This design has several implications. First, local objects, such as a Java Vector, cannot be passed by reference. Java developers, who are familiar with passing Vectors into methods, having the Vector modify the method and then looking at the results when the method returns, may be concerned about this.

Second, many applications have objects which should be treated as local or remote depending on the context in which they are used. Since the determination of whether an object is local or remote with RMI is decided at the time the object is implemented rather than at the time the object is used, these applications will actually require the maintenance of two independent object hierarchies. This could mean the need to implement two complete copies of all the objects in the entire object model, doubling the resource requirements of a project.

Finally, RMI's pass by value is based on Java Object Serialization, which is not well specified. This feature more than anything else stands in the way of interoperating the existing Java RMI with other programming languages, such as C++ and Visual Basic.

In last month's column, I examined how to build many of the features of RMI on top of CORBA, resulting in allowing RMI to interoperate with other CORBA tools and many different programming languages. In fact, the column showed a running example of an RMI application working with a Visual Basic client.

Despite these concerns about pass by value in RMI, this design of RMI on CORBA can now be extended to included pass by value. However, one firm requirement is that this implementation should not modify the way in which RMI developers write their applications, even how they use pass by value.

Let's go back to the grocery store example and use that as a test candidate to implement RMI's pass by value with CORBA. As a first step, let's write a pure RMI version of this example. The source code required to do this is virtually unchanged. Of course, the "generated" files such as all the Proxy and ProxyImpl files are not required by RMI. Instead, RMI will provide its own generated files called "BagImpl_Stub.java" and "BagImpl_ Skel.java". The Naming service implemented above is actually API compatible with RMI's Naming service. All you have to do is add the appropriate "import" statements at the top of the source code to include the Java RMI packages. Then, compile the example using the "rmic" compiler.

When you run the RMI example, the client should print out:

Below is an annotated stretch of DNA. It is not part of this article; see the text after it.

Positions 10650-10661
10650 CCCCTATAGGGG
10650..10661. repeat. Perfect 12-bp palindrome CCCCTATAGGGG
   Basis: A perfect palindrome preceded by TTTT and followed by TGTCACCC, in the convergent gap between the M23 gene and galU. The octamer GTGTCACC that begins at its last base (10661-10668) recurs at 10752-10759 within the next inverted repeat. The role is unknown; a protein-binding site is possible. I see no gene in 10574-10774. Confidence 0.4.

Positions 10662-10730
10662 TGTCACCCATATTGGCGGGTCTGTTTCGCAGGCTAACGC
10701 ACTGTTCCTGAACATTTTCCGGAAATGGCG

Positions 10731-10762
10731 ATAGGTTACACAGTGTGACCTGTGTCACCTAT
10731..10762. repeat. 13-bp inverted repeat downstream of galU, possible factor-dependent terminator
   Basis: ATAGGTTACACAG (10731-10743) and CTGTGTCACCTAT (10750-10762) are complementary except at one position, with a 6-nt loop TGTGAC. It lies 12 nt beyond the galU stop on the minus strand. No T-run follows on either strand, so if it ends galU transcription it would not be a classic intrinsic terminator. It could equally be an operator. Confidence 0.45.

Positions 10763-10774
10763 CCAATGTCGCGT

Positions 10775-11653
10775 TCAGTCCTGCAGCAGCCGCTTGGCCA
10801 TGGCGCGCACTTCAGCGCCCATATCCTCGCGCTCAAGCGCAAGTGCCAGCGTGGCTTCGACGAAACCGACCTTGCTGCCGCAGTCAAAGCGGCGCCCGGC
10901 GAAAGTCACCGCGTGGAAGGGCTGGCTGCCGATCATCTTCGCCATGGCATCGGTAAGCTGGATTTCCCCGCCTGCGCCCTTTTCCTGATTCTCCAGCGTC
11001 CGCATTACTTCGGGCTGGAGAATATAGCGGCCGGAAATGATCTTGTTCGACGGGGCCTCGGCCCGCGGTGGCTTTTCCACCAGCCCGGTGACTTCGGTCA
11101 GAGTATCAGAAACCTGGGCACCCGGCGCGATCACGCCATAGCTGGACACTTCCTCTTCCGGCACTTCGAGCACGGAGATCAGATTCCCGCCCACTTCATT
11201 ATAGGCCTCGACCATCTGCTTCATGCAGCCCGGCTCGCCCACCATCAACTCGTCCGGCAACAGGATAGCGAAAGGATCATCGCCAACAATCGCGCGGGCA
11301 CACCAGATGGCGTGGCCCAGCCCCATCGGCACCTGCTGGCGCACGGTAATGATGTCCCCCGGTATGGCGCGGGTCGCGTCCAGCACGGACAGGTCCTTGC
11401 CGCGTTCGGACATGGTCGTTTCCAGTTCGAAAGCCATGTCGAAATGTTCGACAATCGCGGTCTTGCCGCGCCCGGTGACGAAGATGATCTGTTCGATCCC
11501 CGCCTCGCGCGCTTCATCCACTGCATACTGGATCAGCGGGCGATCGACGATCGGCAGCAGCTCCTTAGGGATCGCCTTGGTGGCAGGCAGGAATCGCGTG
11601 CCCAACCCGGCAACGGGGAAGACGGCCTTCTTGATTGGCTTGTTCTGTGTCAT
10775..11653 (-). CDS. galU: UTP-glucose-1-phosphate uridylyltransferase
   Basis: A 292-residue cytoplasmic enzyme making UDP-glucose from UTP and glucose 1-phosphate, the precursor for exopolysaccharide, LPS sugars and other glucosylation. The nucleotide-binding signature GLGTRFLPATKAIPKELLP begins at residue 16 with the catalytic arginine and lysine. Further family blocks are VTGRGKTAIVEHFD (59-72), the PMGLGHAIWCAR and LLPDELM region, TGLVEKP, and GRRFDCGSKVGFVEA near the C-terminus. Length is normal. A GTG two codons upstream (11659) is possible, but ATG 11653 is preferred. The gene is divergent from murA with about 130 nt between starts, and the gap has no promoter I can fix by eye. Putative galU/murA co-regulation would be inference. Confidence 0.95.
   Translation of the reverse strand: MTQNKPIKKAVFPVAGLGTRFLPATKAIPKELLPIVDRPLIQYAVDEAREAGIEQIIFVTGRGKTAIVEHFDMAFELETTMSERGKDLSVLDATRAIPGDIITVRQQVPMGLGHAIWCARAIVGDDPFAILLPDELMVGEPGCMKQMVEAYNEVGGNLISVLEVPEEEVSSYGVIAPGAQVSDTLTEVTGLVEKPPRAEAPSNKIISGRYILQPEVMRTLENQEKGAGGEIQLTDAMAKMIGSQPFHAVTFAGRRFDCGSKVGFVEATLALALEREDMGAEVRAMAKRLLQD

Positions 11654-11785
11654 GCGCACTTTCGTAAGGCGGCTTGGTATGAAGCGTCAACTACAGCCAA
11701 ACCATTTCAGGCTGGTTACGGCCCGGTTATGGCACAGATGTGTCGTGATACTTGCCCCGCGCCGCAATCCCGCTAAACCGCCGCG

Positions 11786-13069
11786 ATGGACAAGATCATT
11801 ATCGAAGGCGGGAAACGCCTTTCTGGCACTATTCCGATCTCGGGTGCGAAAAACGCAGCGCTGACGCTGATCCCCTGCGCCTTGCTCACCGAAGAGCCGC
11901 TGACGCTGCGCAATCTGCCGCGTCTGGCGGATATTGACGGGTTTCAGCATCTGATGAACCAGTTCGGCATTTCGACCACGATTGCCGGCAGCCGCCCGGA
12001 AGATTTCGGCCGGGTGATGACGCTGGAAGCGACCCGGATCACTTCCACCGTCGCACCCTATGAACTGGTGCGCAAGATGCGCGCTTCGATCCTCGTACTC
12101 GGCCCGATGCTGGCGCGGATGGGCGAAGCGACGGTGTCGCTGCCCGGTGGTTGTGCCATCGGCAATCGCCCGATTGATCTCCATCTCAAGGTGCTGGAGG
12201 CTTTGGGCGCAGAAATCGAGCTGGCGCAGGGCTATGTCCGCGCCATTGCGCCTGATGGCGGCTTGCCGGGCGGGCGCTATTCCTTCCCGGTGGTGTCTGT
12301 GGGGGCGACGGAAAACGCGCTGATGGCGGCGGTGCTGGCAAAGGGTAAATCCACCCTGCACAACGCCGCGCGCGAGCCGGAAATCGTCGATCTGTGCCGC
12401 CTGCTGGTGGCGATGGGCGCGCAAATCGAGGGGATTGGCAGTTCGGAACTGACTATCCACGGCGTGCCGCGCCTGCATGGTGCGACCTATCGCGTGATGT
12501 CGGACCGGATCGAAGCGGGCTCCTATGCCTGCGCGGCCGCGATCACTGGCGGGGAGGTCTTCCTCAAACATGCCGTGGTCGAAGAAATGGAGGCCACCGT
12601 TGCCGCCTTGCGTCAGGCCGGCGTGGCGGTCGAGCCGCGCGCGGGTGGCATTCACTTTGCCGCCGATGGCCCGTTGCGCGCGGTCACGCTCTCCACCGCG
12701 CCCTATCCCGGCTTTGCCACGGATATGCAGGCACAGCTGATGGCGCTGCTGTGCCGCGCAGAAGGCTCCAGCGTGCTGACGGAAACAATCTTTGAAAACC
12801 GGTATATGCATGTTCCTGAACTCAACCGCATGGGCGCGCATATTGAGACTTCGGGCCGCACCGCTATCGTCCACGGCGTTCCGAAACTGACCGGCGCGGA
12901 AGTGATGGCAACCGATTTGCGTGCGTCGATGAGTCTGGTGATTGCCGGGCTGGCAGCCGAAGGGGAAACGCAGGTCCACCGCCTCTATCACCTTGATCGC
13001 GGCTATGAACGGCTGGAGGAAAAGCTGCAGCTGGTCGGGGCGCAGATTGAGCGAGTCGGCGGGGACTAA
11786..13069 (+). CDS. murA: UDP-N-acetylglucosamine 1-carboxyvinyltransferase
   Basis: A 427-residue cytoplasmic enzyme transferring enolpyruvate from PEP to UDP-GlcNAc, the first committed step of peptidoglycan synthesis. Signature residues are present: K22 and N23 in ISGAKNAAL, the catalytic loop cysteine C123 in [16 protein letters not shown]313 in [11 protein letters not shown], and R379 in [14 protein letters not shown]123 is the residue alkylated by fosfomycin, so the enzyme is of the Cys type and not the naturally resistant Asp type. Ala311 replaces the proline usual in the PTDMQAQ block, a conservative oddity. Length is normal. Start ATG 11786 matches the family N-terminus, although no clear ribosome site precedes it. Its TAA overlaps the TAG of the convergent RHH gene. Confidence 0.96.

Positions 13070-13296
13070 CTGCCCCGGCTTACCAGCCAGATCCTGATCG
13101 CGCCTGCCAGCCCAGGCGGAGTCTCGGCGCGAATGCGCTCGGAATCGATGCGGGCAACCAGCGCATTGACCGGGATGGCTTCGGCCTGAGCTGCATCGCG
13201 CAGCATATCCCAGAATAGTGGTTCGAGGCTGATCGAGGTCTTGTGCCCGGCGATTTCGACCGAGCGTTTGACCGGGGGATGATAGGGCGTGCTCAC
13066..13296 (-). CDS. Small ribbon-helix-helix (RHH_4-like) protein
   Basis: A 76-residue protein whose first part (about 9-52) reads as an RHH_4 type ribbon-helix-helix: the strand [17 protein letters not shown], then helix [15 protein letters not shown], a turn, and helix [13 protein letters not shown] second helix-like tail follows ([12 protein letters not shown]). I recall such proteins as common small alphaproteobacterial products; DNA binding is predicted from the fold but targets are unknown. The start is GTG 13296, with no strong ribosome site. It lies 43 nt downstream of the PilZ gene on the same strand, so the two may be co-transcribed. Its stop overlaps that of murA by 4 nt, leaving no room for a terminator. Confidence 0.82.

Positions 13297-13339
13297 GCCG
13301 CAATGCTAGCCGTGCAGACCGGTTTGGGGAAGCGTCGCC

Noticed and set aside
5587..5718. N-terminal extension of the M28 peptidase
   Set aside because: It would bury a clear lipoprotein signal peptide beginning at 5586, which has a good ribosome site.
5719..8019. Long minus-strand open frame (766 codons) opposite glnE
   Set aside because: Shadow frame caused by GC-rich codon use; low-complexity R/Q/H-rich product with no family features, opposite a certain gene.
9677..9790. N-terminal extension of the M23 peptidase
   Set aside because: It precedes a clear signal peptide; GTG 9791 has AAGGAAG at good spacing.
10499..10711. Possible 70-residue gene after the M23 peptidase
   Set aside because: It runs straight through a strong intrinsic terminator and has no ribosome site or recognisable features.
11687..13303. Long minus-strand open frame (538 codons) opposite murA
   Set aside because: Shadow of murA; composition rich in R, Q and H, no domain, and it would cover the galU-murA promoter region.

Pound of Coffee costs 4.25.

How do we implement this pass by value example on CORBA? Well, first just start with the same source code presented last month which implements RMI constructs such as Remote, RemoteException and Naming on top of CORBA. The only required addition is support for the new Proxy interfaces presented above.

Incredibly, all of these changes are restricted to the introduction of a new set of stubs and some slight changes to the Naming object. The Naming object is responsible for locating an object that implements the Bag interface. The dynamic stub loading capability of the Naming object will handle the construction of a Bag stub based on the BagProxy which was passed to it. In order to handle pass by value, the Item stub includes a fromByteArray() method which internalizes an instance of Item. That's it!

Once these changes are made, you should be able to run the actual RMI example (shown just a moment ago) right on top of CORBA, even though it includes pass by value. One rather nice benefit of this new design of pass by value for RMI is that it is completely interoperable with our implementation of pass by value in CORBA as well as with older CORBA products which don't support pass by value. For example, if you took the time to write a Visual Basic client for the BagProxy interface, at this point you could go ahead and run this client with your RMI server!

Summary
Pass by value is a handy tool for implementing distributed applications. The CORBA Objects-by-value service is an example of pass by value in CORBA tools. I have demonstrated a rather simple example of how to implement pass by value using byte arrays and proxy interfaces. One of the benefits of proxy interfaces is that they allow excellent compatibility with CORBA tools which do not support the Objects-by-value service. Finally, CORBA Objects-by-value can be used to implement pass by value for other ORBs such as RMI, resulting in a high degree of interoperability between the two technologies.

Where To Go From Here
JacORB is available on the Internet at http://www.inf.fu-berlin.de/~brose/jacorb/ . RMI and Java can be found at http://www.javasoft.com. CORBA standards, such as Objects-by-value, can be found at http://www.omg.org. Visigenic, the maker of VisiBroker for Java and Caffeine, can be found at http://www.visigenic.com

More Stories By Jeff Nelson

Jeff Nelson is a distributed systems architect with DiaLogos Incorporated, experts in CORBA and Java Technologies (http://dialogosweb.com) and active participants in the Object Management Group. He has 8 years of experience in distributed computing and object technology. Jeff can be found on the Web at http://www.distributedobjects.com/